How Medical Education Can Change the World: CHOP’s 10th Annual Pediatric Global Health Conference

Published on in Global Health Update

Over the last 10 years, the Global Health Center at Children’s Hospital of Philadelphia (CHOP) has brought together global health practitioners, students, trainees and experts during its annual Pediatric Global Health Conference. Once a single-day conference, it now lasts two full days, and lively preconference events, including a Helping Babies Breathe (HBB) course, draw more and more attendees and speakers each year.

Global health providers from around the United States and from seven other countries gathered in the Ruth and Tristram Colket, Jr., Translational Research Building on Oct. 5 and 6 for this year’s conference, Innovate, Collaborate and Transform: Optimizing Education in Global Health.” The theme reflects the Global Health Center’s commitment to training future pediatric global health leaders in the United States and abroad.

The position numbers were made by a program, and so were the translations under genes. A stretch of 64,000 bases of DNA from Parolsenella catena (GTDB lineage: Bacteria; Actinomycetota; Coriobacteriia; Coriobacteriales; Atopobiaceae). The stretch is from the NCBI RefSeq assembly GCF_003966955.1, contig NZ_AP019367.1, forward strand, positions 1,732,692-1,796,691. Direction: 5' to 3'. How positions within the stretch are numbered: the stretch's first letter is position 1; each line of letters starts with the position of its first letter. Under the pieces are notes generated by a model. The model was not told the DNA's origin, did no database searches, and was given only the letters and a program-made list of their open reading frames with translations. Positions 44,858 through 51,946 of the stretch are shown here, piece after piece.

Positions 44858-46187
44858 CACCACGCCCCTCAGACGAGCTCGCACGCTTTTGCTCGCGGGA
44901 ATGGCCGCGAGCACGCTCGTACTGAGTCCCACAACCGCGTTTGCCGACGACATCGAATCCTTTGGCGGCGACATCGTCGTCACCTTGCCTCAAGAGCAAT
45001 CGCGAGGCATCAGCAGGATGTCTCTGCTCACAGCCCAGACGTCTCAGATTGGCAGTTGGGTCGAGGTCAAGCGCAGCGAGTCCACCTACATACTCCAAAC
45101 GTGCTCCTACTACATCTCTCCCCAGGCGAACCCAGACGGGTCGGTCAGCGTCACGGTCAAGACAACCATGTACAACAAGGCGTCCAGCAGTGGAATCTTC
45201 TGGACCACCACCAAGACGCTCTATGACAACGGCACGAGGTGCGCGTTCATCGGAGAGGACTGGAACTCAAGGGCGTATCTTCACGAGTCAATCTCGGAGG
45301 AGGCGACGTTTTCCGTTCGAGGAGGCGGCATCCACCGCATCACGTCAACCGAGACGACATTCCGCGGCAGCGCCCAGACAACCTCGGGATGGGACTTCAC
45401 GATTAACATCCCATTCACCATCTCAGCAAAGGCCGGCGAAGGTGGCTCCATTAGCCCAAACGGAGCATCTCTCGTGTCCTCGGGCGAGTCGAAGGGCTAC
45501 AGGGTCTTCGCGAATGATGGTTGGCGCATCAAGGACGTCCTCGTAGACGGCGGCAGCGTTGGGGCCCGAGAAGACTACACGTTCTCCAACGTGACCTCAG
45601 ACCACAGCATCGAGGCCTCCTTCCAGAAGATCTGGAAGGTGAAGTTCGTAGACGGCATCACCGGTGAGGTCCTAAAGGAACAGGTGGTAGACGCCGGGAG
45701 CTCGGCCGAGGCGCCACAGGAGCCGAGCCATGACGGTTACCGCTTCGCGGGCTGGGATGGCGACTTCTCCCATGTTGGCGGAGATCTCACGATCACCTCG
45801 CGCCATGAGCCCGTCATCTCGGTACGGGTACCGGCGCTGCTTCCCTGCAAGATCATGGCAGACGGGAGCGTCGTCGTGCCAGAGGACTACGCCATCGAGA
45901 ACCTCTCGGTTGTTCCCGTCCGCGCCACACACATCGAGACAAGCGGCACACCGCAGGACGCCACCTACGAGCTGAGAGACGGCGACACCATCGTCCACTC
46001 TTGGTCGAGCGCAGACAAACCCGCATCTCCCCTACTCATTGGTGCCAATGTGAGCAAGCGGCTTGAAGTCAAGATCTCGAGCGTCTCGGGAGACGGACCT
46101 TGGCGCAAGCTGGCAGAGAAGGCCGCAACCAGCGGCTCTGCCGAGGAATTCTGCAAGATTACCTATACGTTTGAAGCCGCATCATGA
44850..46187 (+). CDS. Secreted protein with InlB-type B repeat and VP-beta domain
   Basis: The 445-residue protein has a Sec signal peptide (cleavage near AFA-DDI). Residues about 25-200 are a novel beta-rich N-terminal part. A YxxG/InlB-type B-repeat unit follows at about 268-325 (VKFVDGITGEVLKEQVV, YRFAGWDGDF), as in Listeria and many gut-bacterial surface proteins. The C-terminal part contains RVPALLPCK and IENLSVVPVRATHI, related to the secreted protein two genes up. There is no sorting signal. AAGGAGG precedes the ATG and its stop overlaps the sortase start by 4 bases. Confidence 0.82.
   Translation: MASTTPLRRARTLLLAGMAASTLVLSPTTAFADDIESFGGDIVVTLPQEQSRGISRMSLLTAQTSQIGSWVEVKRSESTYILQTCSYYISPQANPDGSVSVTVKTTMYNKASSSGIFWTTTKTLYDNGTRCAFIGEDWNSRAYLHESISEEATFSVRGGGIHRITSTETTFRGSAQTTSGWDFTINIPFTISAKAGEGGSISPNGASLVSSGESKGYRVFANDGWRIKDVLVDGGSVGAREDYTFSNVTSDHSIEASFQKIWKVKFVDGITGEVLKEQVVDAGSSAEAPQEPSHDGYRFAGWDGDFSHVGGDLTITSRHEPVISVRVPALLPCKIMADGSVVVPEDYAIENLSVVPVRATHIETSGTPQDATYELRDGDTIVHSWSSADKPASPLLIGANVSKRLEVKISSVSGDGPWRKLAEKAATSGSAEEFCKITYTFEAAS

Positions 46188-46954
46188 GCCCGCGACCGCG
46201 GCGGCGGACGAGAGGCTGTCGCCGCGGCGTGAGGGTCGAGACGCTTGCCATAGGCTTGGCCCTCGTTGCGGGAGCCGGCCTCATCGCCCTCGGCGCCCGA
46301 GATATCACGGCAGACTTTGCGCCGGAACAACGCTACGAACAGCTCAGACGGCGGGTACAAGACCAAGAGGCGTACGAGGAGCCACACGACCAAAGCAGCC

“The CHOP Global Health Center’s vision is ‘healthy children worldwide.’ The center’s mission is to improve health and achieve equity in health for all children worldwide,” says Andrew Steenhoff, MBBCh, DCH, Medical Director of CHOP’s Global Health Center. “The 2018 conference was abuzz with energy, ideas and inspiring examples. Together, we learned about ways to optimize sustainable, innovative and high-impact medical education in low- and middle-income countries (LMIC), and to use effective medical education as a tool to change the world … to achieve health equity for people, especially children, worldwide.”

Day one: lectures, discussions and a clinical “boot camp”